4 October 2011

FantasyCon 2011

This was our first Fantasycon and second full convention. We went to all the days at Eastercon, but had to leave in the evenings to get the train home, meaning we missed out on some of the party atmosphere. This time we were staying in the con hotel, so had no excuse.

The weekend saw surprising and unseasonable heat. As a coastal town and famous tourist trap Brighton has a very definite season (I've been there off-season - at which point it's mostly just a town by the sea). Having a mini heatwave two weeks after the season ended clearly threw local businesses off. It also meant the the town was heaving with people over the weekend and most of the rooms at the hotel became uncomfortably warm.

We mostly went to panels and sat in the bar, or else wandered along the seafront and beach. We utterly failed to go to any readings, signings or launches. I think next time we go to a con we need to pay more attention to who is doing what and look into what books we might like to get.

  • Quiz - Our team ended up having the least points (despite receiving a comedy point for our ridiculous answers). It seemed that we mostly couldn't remember the answers until we heard them later, so we figured we'd be amusing instead. I mean Lanhkmar/Birmingham, Rand al'Thor/David - it's all basically the same, right? Best thing about the quiz, and it's real point, was that we met a couple of people who we ended up spending quite a bit of time with throughout the con. New, fun people to talk to are always good.
  • Trends in Fantasy Panel - This was a very interesting and largely amusing panel, and probably my favourite panel. The discussion mostly covered traditional/epic/secondary world fantasy with some mentions of paranormal, but little about urban fantasy. There was much discussion of how trends came about and whether they were a reaction against 80s tropes. The panel was moderated by Juliet E. McKenna, who is becoming a convention favourite of mine.
  • Rise of YA Panel - This discussion was interesting, especially considering my work with teenage readers. It was good to hear another library worker pipe up during the discussion. I agree with Stephen Deas's that the books have always existed, it's just the label and the market have been created by publishers/booksellers. I can kinda see why Sarah Pinborough thinks YA might be a barrier to kids reading adultbooks - personally I tend to refer to them as teenage books because that's what we call them at work. I think that's better as it means that as most kids want to read about characters older than themselves they'll probably move on to adult books of their own accord when they feel like they want to be treated as adults.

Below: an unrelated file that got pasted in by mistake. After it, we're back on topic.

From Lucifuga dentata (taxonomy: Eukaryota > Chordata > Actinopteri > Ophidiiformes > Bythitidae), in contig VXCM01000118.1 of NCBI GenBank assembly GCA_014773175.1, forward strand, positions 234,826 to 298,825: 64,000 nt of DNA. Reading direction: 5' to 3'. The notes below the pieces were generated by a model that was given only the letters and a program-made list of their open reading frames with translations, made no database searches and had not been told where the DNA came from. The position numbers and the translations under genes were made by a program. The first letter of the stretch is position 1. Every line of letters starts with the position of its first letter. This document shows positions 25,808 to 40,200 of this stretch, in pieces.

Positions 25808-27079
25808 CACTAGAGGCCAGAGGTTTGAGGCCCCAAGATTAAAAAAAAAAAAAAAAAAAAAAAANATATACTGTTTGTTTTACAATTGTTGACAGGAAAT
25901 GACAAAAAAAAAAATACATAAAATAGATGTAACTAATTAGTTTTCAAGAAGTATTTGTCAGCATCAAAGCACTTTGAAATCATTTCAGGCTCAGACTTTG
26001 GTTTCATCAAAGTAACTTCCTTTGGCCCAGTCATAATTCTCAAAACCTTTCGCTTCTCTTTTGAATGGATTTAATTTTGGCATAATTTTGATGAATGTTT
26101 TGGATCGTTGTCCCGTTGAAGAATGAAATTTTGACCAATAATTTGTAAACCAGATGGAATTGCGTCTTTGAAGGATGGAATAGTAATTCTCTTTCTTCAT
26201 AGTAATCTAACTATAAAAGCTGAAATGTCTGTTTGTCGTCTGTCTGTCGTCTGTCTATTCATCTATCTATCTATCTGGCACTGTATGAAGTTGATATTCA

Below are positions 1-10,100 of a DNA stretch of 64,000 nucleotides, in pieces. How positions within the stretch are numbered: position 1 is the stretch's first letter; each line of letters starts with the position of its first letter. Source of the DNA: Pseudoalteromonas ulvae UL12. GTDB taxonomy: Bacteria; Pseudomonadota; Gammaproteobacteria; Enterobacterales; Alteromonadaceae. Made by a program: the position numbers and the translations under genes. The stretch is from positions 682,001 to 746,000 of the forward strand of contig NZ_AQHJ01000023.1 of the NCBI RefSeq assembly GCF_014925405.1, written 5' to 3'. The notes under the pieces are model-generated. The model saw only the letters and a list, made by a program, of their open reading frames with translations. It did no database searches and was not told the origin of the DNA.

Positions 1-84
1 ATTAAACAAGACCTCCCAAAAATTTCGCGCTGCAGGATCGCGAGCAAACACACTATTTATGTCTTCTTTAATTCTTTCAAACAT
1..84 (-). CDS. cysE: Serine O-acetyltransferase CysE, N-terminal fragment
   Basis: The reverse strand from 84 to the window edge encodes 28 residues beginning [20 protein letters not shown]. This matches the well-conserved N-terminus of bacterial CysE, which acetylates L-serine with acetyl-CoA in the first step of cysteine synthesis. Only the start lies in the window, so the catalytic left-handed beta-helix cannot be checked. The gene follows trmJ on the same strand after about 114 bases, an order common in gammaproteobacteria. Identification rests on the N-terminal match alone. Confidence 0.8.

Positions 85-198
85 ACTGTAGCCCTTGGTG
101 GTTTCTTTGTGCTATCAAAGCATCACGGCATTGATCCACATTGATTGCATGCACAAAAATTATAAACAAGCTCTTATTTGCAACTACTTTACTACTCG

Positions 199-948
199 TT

• Comics Panel -Very interesting and I was glad that the issue of women in comics was brought up (and nicely explained) as it's a key topic just now. There was a woman in the audience who clearly loved superhero comics, but was nearing the edge of her tether in regards to how she was treated as a female superhero comic fan. My heart really went out to her, she clearly felt very strongly that her passion for something she loved was being sorely tested. I actually said something (which sounded far more eloquent in my head I'm sure) about superheroes being the main thing people think of when they think of comics, and also about the popularity webcomics. The answers were roughly what I expected, but it was nice to hear what professionals thought.
  • People - I met some great people. Several who I'd spoken to on Twitter before, some entirely new. It was just great to chat with people. I also found it incredibly interesting to hear authors/writers talk about their books and writing. I'm not used to talking about writing with people I don't know well.I'm usually pretty reserved about it, but clearly I'm missing a trick as it was great to just hear about it. Later, when I'd sobered up, it gave me plenty to think about.
  • The Girl with the Dragon Earring - My husband got me a great piece of jewellery that looks like a dragon twined round my ear, and it was the first time I'd worn it. I got plenty of compliments, comments and someone took a picture.If you can't wear an ear-wyrm (which is my name for it) to a fantasy convention where can you where one?

  • Heat - it was so, so hot. I do not do well when I'm too hot. I'm like a microprocessor, I need a certain temperature to operate at a full efficiency.
  • Check-in - we had to queue for an hour to check in, meaning that I didn't go to a reading I'd meant to go to. It got to the point where I was quite excited just to be able to see into the lobby.
  • The Hotel Room - our hotel room was air-conditioner adjacent. Meaning that even if we turned ours off (not that we could given the heat) the unit just outside the window would hum us gently to sleep anyway.

  • I remember dancing energetically to incredibly cheesy music, mostly from the 70s I think, at the con disco. All around writers and publishing people danced like mad things.
  • Me and a guy (didn't see his name badge) pointed Brian Aldiss towards the the reception & agreeing with him that the hotel was indeed built like a maze. The guy then said that the previous night he'd heard someone make a reference to God Complex, and that was how he could tell he was at an SF convention.


  1. And you've got a few new people reading your blog too!

  2. Our team may have trailed in points, but we lead the field in wit ;)

    Nice blog!